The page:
ERIC Number: ED159335
Record Type: Non-Journal
Publication Date: 1977
Reference Count: N/A
Effectiveness in Work Roles: Employee Responses to Work Environments. Volume I.
Quinn, Robert P.
A five-year study of effectiveness in work roles had four general objectives: (1) to assess associations between aspects of working conditions and indicators of employees' work role effectiveness; (2) to identify personal and situational characteristics that limit associations between working conditions and effectiveness; (3) to begin to map the statistical structure of associations among various classes of effectiveness measures; and (4) to assess the validity of effectiveness indicators when measured in different ways and tested against different causal factors. Major methodological findings were that information from different sources regarding working conditions and worker behavior is in agreement only for relatively unambiguous and external aspects of work. As the abstractness and, thus, potential ambiguity of a measure increase, assessments from workers, observers, and supervisors become increasingly liable to judgmental biases, such as the halo effect. Major substantive results include identification of stress effects upon worker attitudes and behaviors, including a withdrawal syndrome that begins with frequent absences and culminates in voluntary turnover. (Twenty-one chapters, each a self-contained paper including methodological information and citation of sources, comprise this final report. It is divided into two parts. Part I presents chapters on methodological topics including defining, measuring, and assessing the quality of employment, and assessing work environments with observational methods. Part II, employee responses to work environments, has three sections: work role stress and strain; motivation and rewards; and compatibility of work roles and life roles. A methodological appendix is available separately as CE 016 610.) (Author/JH)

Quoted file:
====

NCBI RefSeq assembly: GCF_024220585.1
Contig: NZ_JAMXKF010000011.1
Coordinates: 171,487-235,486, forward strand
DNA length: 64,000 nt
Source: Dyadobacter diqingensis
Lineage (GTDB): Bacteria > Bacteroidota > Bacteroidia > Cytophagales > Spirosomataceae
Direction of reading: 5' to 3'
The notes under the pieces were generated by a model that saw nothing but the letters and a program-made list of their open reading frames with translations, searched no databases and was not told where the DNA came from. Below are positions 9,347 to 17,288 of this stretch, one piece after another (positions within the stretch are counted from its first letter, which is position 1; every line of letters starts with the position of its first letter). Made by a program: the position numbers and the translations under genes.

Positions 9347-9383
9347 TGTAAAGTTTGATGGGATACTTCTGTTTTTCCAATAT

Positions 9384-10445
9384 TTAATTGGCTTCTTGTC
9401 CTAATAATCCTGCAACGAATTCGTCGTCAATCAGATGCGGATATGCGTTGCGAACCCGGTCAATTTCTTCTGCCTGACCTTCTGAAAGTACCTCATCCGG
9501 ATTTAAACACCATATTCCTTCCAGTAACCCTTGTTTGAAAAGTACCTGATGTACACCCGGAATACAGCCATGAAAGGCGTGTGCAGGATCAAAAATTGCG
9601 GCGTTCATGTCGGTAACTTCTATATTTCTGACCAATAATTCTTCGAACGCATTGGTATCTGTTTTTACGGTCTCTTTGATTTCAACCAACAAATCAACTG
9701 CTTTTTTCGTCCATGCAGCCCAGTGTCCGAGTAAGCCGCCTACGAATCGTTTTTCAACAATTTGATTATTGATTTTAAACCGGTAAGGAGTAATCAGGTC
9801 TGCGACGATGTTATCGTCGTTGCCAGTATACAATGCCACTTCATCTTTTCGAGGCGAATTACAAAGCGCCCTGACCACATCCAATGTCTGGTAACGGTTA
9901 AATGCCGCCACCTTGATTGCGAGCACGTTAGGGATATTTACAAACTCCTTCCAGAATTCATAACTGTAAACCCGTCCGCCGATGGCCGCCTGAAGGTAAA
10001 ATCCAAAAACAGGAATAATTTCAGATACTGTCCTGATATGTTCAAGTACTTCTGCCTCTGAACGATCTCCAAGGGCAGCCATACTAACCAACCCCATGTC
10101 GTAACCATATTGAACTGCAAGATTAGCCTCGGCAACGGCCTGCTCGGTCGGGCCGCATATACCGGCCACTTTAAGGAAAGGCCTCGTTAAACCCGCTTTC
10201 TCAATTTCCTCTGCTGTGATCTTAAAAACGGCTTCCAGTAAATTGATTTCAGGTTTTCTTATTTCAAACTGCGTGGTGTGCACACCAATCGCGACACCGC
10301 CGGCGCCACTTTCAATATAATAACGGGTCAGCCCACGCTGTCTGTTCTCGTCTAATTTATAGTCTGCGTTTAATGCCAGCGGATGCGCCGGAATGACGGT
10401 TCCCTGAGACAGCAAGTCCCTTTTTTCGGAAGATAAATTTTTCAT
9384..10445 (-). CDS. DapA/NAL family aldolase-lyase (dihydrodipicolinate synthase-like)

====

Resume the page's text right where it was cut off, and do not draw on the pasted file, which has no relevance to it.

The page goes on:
Descriptors: Data Collection, Employee Attitudes, Employer Attitudes, Evaluation Methods, Job Analysis, Job Satisfaction, Motivation, Observation, Occupational Surveys, Performance Factors, Personnel Evaluation, Questionnaires, Task Performance, Vocational Adjustment, Work Attitudes, Work Environment
National Technical Information Service, Springfield, Virginia 22151
Publication Type: Reports - Research
Education Level: N/A
Sponsor: Manpower Administration (DOL), Washington, DC. Office of Research and Development.
Authoring Institution: Michigan Univ., Ann Arbor. Survey Research Center.